+1 Recommend
1 collections
      • Record: found
      • Abstract: found
      • Article: found
      Is Open Access

      Meltwater Pulse 1a drowned fringing reefs around Tahiti 15 000 years ago

      1 , , 2 , 3 , 4
      Royal Society Open Science
      The Royal Society
      meltwater, pulse, drowned, fringing, reefs, postglacial

      Read this article at

          There is no author summary for this article yet. Authors can add summaries to their articles on ScienceOpen to make them more accessible to a non-specialist audience.


          Reconstruction of postglacial sea-level rise using reef cores recovered from Tahiti during IODP Expedition 310 showed that the first major acceleration, known as Meltwater Pulse 1a (MWP-1a), was a 12–22 m rise in 340 years starting at 14.65 ka BP. Although it was reported that the pulse did not drown Tahitian reefs, the subsequent discovery of a fringing reef at the base of several cores implies that its timing, magnitude and impact require revision. Here, we report facies and paleodepth data from this reef, revise sea level, and revisit reef response. We find its reef crest is dominated by surf-adapted corals to a depth of 2.5 m and show that it retreated upslope over an approximately 1000-year interval from 16 ka. Reef development then apparently ceased at 15 ka at −106 m and remained absent for approximately 600 years, before resuming at 14.4 ka further upslope at −93 m. This absence is consistent with reef drowning and requires that MWP-1a had a smaller magnitude of 13.8 ± 1.3 m, and may have started 300 years earlier than previously reported. It confirms MWP-1a was a global event, drowning reefs on Tahiti as well as those in other oceans.

          Related collections

          Most cited references41

          • Record: found
          • Abstract: not found
          • Article: not found

          Deglacial sea-level record from Tahiti corals and the timing of global meltwater discharge

            • Record: found
            • Abstract: found
            • Article: not found

            Ice-sheet collapse and sea-level rise at the Bølling warming 14,600 years ago.

            Past sea-level records provide invaluable information about the response of ice sheets to climate forcing. Some such records suggest that the last deglaciation was punctuated by a dramatic period of sea-level rise, of about 20 metres, in less than 500 years. Controversy about the amplitude and timing of this meltwater pulse (MWP-1A) has, however, led to uncertainty about the source of the melt water and its temporal and causal relationships with the abrupt climate changes of the deglaciation. Here we show that MWP-1A started no earlier than 14,650 years ago and ended before 14,310 years ago, making it coeval with the Bølling warming. Our results, based on corals drilled offshore from Tahiti during Integrated Ocean Drilling Project Expedition 310, reveal that the increase in sea level at Tahiti was between 12 and 22 metres, with a most probable value between 14 and 18 metres, establishing a significant meltwater contribution from the Southern Hemisphere. This implies that the rate of eustatic sea-level rise exceeded 40 millimetres per year during MWP-1A.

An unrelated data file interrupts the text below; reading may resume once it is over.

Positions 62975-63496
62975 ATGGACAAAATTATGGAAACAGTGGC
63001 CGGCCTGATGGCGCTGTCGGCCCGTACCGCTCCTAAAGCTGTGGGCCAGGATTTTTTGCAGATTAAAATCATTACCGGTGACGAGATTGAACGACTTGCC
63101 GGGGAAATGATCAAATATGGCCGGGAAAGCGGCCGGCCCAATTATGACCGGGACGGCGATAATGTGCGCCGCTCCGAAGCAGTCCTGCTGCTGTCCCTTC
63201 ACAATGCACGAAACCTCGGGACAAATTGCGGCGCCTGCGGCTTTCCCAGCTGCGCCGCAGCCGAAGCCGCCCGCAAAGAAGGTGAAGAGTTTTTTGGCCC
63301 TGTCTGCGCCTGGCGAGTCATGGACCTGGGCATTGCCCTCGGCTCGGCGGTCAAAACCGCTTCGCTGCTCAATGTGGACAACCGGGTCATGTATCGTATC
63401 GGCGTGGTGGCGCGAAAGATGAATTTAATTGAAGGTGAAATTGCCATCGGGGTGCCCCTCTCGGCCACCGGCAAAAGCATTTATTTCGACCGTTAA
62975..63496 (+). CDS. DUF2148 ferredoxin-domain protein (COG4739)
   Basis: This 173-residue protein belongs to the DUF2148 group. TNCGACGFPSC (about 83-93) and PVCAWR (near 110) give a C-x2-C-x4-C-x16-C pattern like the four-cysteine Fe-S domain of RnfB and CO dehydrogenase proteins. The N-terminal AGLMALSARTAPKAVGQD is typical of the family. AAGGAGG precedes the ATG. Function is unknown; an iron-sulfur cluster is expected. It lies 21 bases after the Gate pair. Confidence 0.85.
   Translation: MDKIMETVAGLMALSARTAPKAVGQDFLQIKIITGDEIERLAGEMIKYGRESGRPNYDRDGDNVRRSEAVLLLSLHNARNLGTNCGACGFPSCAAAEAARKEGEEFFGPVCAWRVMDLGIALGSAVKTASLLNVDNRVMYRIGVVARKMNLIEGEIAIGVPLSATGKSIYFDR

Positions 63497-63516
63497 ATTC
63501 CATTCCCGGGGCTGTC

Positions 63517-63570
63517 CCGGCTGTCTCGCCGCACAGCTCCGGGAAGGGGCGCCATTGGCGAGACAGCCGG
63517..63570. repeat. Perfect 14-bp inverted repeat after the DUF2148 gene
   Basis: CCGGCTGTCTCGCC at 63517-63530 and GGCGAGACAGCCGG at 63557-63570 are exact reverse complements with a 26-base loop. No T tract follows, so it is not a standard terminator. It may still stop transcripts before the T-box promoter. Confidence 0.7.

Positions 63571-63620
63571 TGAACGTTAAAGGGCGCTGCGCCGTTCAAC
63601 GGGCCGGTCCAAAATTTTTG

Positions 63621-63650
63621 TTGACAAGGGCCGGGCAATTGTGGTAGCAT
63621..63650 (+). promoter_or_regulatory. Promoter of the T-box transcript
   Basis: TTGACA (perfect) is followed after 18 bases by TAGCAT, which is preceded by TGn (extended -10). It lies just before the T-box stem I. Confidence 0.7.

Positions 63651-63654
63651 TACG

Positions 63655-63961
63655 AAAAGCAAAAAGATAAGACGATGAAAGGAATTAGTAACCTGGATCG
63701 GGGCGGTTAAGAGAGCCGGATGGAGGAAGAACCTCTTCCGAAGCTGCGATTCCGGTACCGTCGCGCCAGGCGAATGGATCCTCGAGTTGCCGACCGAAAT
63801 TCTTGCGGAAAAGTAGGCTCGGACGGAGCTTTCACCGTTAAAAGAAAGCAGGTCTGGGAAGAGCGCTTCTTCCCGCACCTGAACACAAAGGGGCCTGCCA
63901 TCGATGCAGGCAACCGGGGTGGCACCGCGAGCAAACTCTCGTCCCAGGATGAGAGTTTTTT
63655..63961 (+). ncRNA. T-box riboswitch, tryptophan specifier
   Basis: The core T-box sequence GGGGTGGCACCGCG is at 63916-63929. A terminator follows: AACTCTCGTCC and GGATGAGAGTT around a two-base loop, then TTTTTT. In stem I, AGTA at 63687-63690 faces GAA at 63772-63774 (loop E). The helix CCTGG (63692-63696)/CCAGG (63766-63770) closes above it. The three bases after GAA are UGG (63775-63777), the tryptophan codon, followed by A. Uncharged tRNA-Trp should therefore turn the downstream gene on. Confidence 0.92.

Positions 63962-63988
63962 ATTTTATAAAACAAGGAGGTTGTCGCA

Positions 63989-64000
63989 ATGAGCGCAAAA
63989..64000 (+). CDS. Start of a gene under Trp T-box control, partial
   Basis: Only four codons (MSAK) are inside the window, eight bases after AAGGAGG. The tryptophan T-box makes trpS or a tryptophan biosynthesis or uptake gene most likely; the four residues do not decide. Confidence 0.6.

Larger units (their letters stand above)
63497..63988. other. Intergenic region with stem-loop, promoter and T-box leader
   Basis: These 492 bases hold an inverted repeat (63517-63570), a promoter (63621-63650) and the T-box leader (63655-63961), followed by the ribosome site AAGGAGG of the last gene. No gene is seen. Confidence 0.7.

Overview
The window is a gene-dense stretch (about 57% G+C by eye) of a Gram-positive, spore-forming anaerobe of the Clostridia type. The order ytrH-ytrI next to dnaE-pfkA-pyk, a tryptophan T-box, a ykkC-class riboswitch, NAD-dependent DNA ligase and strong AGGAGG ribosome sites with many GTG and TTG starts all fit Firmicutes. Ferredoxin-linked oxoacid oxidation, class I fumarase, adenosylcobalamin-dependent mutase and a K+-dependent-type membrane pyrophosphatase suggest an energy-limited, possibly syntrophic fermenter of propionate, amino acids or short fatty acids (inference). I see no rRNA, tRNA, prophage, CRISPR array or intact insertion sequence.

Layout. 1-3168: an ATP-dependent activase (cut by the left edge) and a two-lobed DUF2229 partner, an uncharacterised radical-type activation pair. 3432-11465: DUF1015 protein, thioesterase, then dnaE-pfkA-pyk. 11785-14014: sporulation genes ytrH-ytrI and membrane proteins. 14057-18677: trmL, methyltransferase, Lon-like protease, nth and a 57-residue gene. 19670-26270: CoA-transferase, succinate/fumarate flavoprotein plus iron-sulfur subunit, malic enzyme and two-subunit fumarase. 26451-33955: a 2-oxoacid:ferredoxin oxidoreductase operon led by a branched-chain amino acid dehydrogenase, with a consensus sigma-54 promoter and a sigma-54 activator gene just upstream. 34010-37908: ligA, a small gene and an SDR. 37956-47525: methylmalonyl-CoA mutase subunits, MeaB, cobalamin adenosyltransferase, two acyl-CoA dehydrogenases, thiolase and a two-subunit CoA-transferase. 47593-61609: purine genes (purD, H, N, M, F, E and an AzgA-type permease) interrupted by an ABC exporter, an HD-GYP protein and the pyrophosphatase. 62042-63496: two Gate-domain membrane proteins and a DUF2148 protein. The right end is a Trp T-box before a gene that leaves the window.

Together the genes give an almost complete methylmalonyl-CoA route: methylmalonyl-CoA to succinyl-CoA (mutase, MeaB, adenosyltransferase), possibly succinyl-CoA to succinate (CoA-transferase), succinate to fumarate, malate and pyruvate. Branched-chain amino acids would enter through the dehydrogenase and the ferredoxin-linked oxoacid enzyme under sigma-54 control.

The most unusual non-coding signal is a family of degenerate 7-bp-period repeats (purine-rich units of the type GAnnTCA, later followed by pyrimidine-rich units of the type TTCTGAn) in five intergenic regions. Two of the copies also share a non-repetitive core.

• Record: found
              • Abstract: not found
              • Article: not found

              A 17,000-year glacio-eustatic sea level record: influence of glacial melting rates on the Younger Dryas event and deep-ocean circulation


                Author and article information

                Role: ConceptualizationRole: Formal analysisRole: InvestigationRole: MethodologyRole: SupervisionRole: VisualizationRole: Writing – original draftRole: Writing – review & editing
                Role: Data curationRole: Formal analysisRole: InvestigationRole: MethodologyRole: Writing – review & editing
                R Soc Open Sci
                R Soc Open Sci
                Royal Society Open Science
                The Royal Society
                December 13, 2023
                December 2023
                December 13, 2023
                : 10
                : 12
                : 230918
                [ 1 ] Reef Geoscience Group, Instituto de Ciencias del Mar y Limnología, Universidad Nacional Autónoma de México, , Puerto Morelos, Mexico
                [ 2 ] Department of Earth and Environmental Sciences, University of Minnesota Twin Cities, , Minneapolis, USA
                [ 3 ] Department of Geoscience, University of Wisconsin Madison, , Madison, WI, USA
                [ 4 ] Department of Geological Sciences, University of Florida, , Gainesville, USA
                Author notes

                Electronic supplementary material is available online at https://doi.org/10.6084/m9.figshare.c.6960943.

                Author information
                © 2023 The Authors.

                Published by the Royal Society under the terms of the Creative Commons Attribution License http://creativecommons.org/licenses/by/4.0/, which permits unrestricted use, provided the original author and source are credited.

                : June 29, 2023
                : November 21, 2023
                Funded by: Consejo Nacional de Ciencia y Tecnología, http://dx.doi.org/10.13039/501100003141;
                Award ID: CB18879
                Funded by: DGAPA-PAPIIT;
                Award ID: IN214819
                Earth and Environmental Science
                Research Articles

                meltwater, pulse, drowned, fringing, reefs, postglacial


                Comment on this article